Applicable Legislation and Policy

The Appeal Commission and its panels are bound by The Workers Compensation Act (the “Act”), regulations and policies of the WCB Board of Directors.

Subsection 4(1) of the Act provides that where a worker suffers personal injury by accident arising out of and in the course of employment, compensation shall be paid to the worker by the WCB.

Under subsection 4(2), a worker who is injured in an accident is entitled to wage loss benefits for the loss of earning capacity resulting from the accident, but no wage loss benefits are payable where the injury does not result in a loss of earning capacity during any period after the day on which the accident happens.

Subsection 27(1) of the Act provides that the WCB "...may provide a worker with such medical aid as the board considers necessary to cure and provide relief from an injury resulting from an accident."

Subsection 39(2) of the Act provides that the WCB will pay wage loss benefits until such time as the worker's loss of earning capacity ends or the worker attains the age of 65 years.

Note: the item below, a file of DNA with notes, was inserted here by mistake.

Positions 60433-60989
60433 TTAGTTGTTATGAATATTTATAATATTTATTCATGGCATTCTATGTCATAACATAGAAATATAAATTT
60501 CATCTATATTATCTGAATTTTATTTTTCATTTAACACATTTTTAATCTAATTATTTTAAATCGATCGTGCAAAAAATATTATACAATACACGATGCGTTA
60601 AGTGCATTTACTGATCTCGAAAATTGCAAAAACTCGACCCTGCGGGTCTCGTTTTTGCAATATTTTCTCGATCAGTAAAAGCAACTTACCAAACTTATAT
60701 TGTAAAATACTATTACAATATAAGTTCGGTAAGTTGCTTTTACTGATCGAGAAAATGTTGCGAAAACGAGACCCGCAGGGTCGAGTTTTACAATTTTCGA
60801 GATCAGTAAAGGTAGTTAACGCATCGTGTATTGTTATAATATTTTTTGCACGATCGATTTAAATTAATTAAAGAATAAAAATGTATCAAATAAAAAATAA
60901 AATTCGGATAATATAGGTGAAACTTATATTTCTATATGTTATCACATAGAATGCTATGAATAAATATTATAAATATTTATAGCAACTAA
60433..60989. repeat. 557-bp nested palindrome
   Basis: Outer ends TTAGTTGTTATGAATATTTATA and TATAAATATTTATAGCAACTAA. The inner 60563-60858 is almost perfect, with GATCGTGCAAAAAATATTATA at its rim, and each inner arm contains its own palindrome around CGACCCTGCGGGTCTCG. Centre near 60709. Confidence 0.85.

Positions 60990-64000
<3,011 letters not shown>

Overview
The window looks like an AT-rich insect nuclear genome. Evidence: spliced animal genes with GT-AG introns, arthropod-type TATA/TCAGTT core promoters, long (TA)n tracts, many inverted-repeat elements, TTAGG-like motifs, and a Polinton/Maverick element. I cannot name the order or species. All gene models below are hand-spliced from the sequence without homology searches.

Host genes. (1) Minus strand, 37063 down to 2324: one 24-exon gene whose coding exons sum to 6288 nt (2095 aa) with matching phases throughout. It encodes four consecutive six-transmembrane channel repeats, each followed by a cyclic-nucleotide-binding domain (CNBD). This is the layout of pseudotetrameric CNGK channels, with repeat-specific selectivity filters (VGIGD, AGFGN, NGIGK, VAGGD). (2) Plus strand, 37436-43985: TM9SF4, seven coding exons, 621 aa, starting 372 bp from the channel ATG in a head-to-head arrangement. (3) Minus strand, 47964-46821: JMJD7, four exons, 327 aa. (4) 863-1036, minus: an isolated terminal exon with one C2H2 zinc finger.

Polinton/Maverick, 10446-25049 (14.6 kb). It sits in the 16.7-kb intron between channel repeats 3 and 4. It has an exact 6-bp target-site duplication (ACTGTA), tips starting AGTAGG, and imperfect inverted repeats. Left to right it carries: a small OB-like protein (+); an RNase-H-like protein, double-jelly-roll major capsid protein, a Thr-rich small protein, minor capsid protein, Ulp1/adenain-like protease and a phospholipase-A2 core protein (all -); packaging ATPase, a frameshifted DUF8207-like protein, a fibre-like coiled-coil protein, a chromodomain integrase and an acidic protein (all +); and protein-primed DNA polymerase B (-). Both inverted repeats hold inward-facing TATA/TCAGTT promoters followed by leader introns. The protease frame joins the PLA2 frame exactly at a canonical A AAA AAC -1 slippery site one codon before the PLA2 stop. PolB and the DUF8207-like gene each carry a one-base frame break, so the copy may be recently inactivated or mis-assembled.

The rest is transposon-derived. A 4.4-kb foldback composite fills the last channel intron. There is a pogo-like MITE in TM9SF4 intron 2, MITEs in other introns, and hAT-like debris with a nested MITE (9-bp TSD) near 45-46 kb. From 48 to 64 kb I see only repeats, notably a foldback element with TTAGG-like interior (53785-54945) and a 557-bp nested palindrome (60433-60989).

Subsection 39(3) provides that where the worker is 61 years of age or older at the commencement of his loss of earning capacity, the board may pay the wage loss benefits for a period of not more than 48 months following the date of the accident.

The worker has an accepted claim for an injury arising from a May 3, 2015 workplace accident. He is seeking further wage loss and medical aid benefits arising from this accident.

Worker's Position

The worker was self -represented. He provided details of his employment duties at the time of his injury, his 2015 accident and related symptoms, and a subsequent injury that occurred in 2016.